Often, pressure transducers are attached to an intravenous (IV) pole, and patient position is altered by adjusting the height of the operating room table or intensive care bed. A sudden change in blood pressure is noted and is attributable entirely to the change in transducer level in relation to patient position. Raising the patient above the transducer will produce spuriously high pressures, whereas lowering the patient below the transducer will produce spuriously low pressures. Again, the error introduced is exactly equal to the hydrostatic pressure difference between patient and transducer. Although these leveling artifacts are generally small relative to arterial blood pressure, they are of critical importance when measuring CVP or pulmonary artery pressure (PAP). However, on occasion, a pressure transducer will fall from its normal position and come to rest near the floor. In this instance, the blood pressure may be falsely elevated by nearly 80 mm Hg. Taping pressure transducers directly to the patient can obviate these types of level artifacts. Without question, the most common major mistakes in pressure monitoring involve failure to establish zero, failure to recheck the zero value for transducer drift, and failure to relevel the transducer appropriately when changes in patient position occur. 55 

A final example may help to understand the distinction between zeroing and leveling pressure transducers. Consider the difference between invasive blood pressure and NIBP measurement in a patient in the lateral position (Fig. 30–18). While the patient is supine, blood pressure is 120/80 mm Hg in both arms, as measured by noninvasive cuffs and direct indwelling radial artery catheters. The patient is now placed in the right lateral decubitus position, the left arm is 20 cm above the heart, and the right arm is 20 cm below the heart. The invasive blood pressure transducers remain leveled to the heart at the midthoracic position. Blood pressure measured in the left arm by cuff will be lower, that is, 105/65 mm Hg, because the left arm is 20 cm above the level of the heart, whereas blood pressure measured in the right arm by cuff will be higher, 135/95 mm Hg. However, blood pressure measured from either the left or right radial catheters will remain unchanged, 120/80 mm Hg, given that the reference level for zero pressure remains fixed at the midchest position. Indeed, if the arterial pressure transducers were attached to the arms, the zero reference levels for the transducers would have changed as the patient assumed the lateral position, and pressures recorded from right and left radial artery catheters would equal those recorded by the ipsilateral noninvasive cuffs.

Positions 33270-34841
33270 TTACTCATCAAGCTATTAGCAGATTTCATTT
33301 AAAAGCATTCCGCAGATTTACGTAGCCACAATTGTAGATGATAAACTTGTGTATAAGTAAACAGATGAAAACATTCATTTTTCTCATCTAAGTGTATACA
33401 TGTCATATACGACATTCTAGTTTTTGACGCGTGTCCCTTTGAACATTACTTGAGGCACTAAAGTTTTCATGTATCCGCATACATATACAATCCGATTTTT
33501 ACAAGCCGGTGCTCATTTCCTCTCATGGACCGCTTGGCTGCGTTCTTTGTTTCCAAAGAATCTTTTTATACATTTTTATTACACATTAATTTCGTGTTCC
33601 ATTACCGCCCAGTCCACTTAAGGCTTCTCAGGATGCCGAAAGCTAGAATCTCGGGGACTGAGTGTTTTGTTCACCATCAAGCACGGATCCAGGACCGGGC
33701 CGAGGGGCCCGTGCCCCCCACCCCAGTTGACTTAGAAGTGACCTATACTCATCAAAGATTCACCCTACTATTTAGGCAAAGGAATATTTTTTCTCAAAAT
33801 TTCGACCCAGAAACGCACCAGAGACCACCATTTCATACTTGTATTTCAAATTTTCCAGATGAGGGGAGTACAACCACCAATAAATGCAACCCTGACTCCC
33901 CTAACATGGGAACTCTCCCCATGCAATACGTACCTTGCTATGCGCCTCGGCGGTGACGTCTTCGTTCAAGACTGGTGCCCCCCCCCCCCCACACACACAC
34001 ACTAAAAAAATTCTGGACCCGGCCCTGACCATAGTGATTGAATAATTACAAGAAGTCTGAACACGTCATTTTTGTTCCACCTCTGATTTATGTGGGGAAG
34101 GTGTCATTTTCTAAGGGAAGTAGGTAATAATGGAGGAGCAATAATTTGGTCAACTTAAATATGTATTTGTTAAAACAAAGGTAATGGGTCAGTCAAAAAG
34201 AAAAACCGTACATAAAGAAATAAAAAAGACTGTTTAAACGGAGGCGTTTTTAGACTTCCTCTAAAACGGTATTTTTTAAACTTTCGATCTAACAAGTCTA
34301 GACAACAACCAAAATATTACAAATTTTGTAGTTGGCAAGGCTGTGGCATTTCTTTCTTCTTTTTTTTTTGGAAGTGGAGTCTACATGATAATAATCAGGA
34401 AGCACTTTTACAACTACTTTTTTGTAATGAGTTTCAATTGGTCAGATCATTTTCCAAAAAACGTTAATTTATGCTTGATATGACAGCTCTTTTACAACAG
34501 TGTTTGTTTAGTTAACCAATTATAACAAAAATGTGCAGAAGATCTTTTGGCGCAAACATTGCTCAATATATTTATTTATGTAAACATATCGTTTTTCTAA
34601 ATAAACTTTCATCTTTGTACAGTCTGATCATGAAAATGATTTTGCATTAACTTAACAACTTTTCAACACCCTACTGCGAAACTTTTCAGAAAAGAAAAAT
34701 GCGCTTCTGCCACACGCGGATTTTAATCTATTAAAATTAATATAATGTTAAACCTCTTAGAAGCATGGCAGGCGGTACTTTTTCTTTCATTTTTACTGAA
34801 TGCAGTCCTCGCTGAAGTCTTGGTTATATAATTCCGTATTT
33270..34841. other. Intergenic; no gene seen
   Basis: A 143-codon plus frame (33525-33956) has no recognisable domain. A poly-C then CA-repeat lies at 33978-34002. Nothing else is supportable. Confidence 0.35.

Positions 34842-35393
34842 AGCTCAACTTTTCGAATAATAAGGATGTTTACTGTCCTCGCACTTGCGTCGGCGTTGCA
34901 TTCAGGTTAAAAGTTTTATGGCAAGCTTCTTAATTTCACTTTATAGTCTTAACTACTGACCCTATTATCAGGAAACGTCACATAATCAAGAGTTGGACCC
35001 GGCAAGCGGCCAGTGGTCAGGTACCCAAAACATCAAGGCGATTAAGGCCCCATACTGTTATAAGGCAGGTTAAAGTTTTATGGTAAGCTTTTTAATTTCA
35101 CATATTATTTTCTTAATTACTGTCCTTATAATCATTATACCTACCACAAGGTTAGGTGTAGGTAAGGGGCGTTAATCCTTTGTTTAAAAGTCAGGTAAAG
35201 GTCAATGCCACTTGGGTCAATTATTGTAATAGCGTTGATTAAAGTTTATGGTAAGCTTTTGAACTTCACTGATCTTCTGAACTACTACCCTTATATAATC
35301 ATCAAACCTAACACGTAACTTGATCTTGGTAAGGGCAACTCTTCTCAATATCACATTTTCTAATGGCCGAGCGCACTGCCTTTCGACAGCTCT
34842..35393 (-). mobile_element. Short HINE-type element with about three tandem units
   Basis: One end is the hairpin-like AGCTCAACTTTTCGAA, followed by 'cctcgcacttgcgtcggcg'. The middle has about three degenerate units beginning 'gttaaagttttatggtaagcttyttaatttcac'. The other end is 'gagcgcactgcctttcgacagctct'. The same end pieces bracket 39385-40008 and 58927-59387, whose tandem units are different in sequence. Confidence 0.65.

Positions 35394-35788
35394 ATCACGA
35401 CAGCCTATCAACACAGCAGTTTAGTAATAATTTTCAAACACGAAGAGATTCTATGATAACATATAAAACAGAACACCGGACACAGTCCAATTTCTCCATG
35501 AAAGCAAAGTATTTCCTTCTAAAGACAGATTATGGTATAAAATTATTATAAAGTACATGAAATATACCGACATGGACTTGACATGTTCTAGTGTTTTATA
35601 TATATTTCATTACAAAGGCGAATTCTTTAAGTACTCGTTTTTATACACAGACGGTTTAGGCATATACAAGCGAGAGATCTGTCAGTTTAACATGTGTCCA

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FIGURE 30–18 Effect of patient position on the relation between direct arterial blood pressure (ART) and indirect noninvasive blood pressure (NIBP) measurements. (A) In the supine patient, pressures measured from the right (R) or left (L) arms by either technique will be the same. (B) In the right lateral decubitus position, ART pressures recorded directly from the right and left radial arteries will remain unchanged so long as the respective pressure transducers remain at heart level. However, NIBP will be higher in the dependent right arm and lower in the nondependent left arm. Differences in NIBP are determined by the positions of the arms above and below the level of the heart and are equal to the hydrostatic pressure differences between the level of the heart and the respective arm. A 20-cm difference in height produces a 15-mm Hg difference in pressure. See text for greater detail. (From Mark JB: Atlas of Cardiovascular Monitoring. New York, Churchill Livingstone, 1998: Fig. 9–22.)